An entity of identity
Updated: 2013-12-12 10:28
By Wang Kaihao (China Daily)
Students at the Manchu Elementary School in Hohhot wear traditional Manchu attire and perform taipinggu, a dance with hand-held drums. Photos by Wang Kaihao / China Daily
A group of ethnic Manchu people in Hohhot is doing all they can to preserve the culture. They share their efforts, hopes and dreams with Wang Kaihao.
|Behind mystic masks
Since recently retiring from a construction company in Hohhot, capital of the Inner Mongolia autonomous region, Song Aihe finally has some free time to care for the flowers and vegetables in his modest yard.
When he trims the withering vines this winter, a pole that resembles a streetlamp, gradually becomes apparent in one corner.
"That is our sacred pole," says the 60-year-old, who is from the Manchu ethnic group. "You will probably not find another in Hohhot now, though it was essential for every Manchu family in the past."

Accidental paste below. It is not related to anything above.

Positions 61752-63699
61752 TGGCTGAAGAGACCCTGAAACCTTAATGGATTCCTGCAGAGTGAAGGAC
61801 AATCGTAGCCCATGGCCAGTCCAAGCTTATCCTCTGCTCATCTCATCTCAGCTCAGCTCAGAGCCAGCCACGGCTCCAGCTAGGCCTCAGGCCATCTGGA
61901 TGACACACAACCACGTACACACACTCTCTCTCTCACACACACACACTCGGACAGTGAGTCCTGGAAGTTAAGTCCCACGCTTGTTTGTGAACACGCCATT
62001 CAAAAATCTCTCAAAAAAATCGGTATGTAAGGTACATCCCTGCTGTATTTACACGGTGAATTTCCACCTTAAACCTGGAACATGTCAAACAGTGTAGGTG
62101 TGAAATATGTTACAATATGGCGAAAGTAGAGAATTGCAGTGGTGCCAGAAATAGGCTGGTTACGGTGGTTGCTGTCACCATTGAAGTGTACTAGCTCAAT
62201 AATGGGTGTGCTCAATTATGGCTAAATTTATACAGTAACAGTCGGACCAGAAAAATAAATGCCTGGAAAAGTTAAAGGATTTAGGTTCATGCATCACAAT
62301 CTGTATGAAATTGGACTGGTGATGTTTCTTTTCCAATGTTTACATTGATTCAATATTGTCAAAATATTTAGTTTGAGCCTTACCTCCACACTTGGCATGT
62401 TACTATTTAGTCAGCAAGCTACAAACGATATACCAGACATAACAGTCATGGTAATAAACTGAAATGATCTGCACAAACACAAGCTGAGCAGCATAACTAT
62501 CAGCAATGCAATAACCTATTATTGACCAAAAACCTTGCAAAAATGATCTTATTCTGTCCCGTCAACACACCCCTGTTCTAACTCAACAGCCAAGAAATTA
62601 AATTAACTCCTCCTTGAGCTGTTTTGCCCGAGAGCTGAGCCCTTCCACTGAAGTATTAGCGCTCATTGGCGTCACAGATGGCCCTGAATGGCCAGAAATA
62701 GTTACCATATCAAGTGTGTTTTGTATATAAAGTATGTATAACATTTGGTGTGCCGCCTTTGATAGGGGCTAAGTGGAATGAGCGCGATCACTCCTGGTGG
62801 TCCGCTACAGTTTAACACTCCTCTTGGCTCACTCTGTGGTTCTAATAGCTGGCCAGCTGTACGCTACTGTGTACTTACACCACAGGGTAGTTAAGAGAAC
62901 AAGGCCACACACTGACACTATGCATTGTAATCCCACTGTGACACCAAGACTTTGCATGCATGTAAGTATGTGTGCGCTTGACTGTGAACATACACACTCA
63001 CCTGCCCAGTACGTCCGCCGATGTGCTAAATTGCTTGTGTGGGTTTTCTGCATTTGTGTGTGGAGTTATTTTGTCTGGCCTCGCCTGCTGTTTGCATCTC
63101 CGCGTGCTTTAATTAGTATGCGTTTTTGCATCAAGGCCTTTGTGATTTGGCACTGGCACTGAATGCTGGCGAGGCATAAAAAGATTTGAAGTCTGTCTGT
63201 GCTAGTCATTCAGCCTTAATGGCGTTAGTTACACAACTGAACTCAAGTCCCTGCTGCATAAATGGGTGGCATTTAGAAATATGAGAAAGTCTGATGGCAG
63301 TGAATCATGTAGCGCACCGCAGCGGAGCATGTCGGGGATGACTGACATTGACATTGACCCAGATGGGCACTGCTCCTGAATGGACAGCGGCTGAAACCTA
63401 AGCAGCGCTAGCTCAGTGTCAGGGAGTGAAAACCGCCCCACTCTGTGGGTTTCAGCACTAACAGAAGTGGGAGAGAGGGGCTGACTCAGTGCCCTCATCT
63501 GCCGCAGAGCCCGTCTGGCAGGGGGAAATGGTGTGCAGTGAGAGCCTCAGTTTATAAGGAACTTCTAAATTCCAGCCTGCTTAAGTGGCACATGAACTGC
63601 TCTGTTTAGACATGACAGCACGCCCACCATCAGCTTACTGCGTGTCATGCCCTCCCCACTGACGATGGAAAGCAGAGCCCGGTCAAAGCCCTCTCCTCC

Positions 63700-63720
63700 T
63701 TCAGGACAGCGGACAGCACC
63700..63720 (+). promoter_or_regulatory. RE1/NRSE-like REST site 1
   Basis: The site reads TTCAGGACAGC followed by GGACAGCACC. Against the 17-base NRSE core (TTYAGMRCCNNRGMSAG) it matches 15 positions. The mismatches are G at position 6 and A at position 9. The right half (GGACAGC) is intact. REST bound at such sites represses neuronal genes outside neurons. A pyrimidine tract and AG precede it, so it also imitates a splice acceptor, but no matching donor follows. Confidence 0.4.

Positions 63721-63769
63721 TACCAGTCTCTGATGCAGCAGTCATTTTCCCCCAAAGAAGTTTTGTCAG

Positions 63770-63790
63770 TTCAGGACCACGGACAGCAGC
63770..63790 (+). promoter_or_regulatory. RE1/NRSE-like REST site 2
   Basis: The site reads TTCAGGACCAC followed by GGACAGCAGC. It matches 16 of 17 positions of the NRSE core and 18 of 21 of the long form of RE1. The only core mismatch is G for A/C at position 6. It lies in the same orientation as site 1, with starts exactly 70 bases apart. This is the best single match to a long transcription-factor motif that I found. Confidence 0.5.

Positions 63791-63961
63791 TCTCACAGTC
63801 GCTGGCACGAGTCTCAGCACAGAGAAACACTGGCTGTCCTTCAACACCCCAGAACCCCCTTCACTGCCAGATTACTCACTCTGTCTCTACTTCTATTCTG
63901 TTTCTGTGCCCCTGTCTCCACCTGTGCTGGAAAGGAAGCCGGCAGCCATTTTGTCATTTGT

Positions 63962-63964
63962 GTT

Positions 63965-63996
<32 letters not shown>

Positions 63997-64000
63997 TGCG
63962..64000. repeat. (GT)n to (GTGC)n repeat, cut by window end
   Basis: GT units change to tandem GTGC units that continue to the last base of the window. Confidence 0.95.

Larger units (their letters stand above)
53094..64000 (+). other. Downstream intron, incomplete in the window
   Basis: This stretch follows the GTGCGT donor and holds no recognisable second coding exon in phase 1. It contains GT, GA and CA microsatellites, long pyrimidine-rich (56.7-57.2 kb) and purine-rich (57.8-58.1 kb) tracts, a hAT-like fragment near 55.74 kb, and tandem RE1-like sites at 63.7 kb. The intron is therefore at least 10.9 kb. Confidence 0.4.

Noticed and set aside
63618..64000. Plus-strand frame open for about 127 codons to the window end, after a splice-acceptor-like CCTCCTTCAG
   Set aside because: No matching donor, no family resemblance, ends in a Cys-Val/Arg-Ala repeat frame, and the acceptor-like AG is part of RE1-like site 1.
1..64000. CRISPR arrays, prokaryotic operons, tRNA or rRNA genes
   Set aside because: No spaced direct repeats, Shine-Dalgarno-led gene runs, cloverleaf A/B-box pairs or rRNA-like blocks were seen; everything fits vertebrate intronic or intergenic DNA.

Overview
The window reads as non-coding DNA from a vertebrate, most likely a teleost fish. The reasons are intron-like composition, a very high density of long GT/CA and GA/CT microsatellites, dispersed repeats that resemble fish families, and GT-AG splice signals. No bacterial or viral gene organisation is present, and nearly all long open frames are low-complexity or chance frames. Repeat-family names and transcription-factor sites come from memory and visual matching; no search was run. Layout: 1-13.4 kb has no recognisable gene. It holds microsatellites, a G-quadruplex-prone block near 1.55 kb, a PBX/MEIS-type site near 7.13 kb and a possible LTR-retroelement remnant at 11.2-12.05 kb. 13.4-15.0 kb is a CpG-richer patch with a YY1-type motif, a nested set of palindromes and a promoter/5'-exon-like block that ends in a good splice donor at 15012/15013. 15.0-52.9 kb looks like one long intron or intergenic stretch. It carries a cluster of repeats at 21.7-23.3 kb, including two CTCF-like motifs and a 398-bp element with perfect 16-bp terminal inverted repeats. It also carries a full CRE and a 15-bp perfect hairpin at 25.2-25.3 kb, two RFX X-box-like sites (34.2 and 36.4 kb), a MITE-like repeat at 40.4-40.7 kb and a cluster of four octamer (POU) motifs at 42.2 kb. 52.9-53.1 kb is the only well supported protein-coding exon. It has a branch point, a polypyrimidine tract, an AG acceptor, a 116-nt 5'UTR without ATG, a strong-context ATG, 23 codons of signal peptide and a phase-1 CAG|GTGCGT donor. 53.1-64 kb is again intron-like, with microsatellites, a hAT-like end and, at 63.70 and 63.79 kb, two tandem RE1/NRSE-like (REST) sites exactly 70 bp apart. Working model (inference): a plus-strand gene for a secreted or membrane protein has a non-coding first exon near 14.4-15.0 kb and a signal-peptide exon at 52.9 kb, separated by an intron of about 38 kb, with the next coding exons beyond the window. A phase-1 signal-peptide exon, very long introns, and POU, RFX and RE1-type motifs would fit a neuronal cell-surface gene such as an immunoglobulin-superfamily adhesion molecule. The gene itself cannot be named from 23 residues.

The pole represents respect for crows. According to legend, Nurhaci, the 17th century's Manchu leader and the predecessor of emperors in the Qing Dynasty (1644-1911), was once saved by crows as he escaped from advancing enemies.
Song's home is in Xincheng (literally meaning "new town") district, located in the northern part of the city's downtown area.
The "new town" was formed in 1739, when more than 3,000 Manchu soldiers were ordered by the emperor to build a military base. It was commonly called "new town", distinguishing it from the older part of Hohhot in the south, where Mongolians were the majority.